Assets with Eyes

Listen to the birds sing!

30 Aug 2020

A spring morning is the best time to survey birds and collect data on the state of Sydney Olympic Park’s birds, providing crucial knowledge towards their conservation. This year, Sydney Olympic Park and the Cumberland Bird Observers Club will be conducting the annual Spring Bird Census every Tuesday from 15 September – 3 November 2020. Would you like to join in?

The information gathered by some 40 volunteers of the Cumberland Bird Observers Club – who will survey more than 46 sites throughout Sydney Olympic Park – will build on information and surveys that date back as far as 1998. The Park’s annual bird count began in 2004 and is now in its seventeenth year. It is the fundamental source of data for measuring the health of habitat for the thousands of birds which reside within the 425 hectares of picturesque parklands at Sydney Olympic Park.

The Park is an amazing mix of different types of habitats – from freshwater lakes or estuarine wetlands to woodlands and mown lawns. This is why so many quadrats are surveyed at the one time, providing a snapshot of the bird population across the Park. Timing the surveys in spring also means we capture migratory movements up and down the east coast of Australia, as well as the breeding activity of our local resident population. The total number of species now recorded at the Park since the census started is over 210 – almost one quarter of Australia’s birds!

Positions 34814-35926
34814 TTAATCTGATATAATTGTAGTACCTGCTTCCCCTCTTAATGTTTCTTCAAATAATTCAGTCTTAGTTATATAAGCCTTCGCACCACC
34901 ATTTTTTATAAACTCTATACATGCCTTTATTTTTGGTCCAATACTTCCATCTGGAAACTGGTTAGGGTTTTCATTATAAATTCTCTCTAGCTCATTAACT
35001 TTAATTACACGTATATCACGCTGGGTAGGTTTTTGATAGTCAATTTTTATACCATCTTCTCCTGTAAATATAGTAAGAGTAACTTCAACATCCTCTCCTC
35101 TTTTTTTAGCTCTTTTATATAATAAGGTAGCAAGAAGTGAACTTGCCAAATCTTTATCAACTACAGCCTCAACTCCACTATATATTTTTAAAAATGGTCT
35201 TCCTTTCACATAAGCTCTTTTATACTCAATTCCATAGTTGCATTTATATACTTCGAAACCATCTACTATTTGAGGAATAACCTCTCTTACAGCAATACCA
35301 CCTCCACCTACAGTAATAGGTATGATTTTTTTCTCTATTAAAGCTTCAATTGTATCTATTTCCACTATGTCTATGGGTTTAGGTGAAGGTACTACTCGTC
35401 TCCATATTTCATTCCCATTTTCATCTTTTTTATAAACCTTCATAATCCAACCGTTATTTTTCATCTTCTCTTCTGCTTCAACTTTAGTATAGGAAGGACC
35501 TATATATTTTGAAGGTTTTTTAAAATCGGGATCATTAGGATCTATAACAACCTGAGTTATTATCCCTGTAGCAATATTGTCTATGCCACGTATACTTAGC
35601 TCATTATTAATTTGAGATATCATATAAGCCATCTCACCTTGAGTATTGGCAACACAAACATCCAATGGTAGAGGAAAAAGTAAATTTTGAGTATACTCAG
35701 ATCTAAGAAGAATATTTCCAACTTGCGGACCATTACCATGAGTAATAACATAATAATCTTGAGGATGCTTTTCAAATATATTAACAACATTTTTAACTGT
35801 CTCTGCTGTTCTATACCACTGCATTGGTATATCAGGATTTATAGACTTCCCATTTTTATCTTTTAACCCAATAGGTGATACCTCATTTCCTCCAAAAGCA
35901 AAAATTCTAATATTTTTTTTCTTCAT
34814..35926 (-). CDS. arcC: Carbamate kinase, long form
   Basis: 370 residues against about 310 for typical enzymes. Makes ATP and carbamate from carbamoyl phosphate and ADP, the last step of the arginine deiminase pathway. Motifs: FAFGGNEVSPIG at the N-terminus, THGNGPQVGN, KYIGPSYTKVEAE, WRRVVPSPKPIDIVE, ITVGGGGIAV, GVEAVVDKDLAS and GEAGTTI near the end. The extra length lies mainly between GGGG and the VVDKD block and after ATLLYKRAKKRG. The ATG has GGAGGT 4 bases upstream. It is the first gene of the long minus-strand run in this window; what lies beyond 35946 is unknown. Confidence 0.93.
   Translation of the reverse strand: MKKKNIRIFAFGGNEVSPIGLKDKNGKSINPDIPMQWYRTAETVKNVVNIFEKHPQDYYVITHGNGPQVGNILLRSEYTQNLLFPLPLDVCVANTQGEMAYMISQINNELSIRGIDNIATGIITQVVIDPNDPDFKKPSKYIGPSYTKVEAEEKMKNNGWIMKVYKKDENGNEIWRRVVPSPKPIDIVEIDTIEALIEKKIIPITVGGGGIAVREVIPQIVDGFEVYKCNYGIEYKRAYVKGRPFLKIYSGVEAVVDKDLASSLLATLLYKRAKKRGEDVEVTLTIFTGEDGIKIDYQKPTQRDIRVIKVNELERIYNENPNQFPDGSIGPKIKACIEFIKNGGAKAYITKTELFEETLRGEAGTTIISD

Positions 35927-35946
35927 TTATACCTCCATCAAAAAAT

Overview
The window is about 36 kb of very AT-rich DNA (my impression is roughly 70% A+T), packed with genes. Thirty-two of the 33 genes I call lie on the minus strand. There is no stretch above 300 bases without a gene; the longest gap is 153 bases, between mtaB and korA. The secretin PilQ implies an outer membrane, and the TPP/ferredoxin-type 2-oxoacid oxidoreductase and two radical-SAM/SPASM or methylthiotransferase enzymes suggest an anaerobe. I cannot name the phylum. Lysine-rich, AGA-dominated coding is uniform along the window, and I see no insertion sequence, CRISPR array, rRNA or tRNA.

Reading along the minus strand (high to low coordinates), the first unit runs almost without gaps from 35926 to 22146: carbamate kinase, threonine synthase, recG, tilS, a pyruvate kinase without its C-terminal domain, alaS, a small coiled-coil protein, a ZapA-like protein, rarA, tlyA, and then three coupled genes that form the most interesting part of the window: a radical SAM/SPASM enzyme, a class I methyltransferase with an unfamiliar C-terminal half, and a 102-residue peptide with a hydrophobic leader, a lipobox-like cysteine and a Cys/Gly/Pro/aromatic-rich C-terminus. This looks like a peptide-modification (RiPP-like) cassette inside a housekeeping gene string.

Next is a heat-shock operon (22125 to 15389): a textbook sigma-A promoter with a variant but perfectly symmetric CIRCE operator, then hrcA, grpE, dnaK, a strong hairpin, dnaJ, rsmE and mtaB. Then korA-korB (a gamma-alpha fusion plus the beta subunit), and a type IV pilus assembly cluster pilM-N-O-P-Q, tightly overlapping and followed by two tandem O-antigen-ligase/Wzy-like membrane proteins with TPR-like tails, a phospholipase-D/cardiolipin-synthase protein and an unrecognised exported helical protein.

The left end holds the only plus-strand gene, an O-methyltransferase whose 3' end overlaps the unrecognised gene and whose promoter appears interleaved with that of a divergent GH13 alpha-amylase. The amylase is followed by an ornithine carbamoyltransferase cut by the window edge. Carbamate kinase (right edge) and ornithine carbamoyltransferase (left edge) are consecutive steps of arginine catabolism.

The long-term monitoring of birds at the Park allows for thorough, ongoing assessment of trends in bird abundance and diversity, as well as the performance of management actions. Last year volunteers contributed 3,824 records composed of 102 native species (20,871 birds) and 7 introduced species (322 birds). Over time, this data is showing that our Park is part of an incredible network of habitats that stretch across states and countries with birds moving fluidly across huge distances. Migratory, nomadic and vagrant species are often recorded in response to state-wide climatic events with the catastrophic bushfire season of 2019-20 pushing many birds to the coastal zone.

So if you are keen to become part of the extraordinary team that collects this valuable data, new volunteers are always welcome and a training day will be held on the 8 September. If you are interested in learning more about the birds of the Park and contributing to this fantastic program visit the Sydney Olympic Park website on volunteering.

Bird surveys are done by small teams of volunteers
White-winged Triller – one of the interesting species recorded in the 2019 Census © Fujiko Watt
Lake Belvedere – one of the richest sites for both bird species and abundance

Bird surveys are done by small teams of volunteers

 White-winged Triller – one of the interesting species recorded in the 2019 Census © Fujiko Watt

Lake Belvedere – one of the richest sites for both bird species and abundance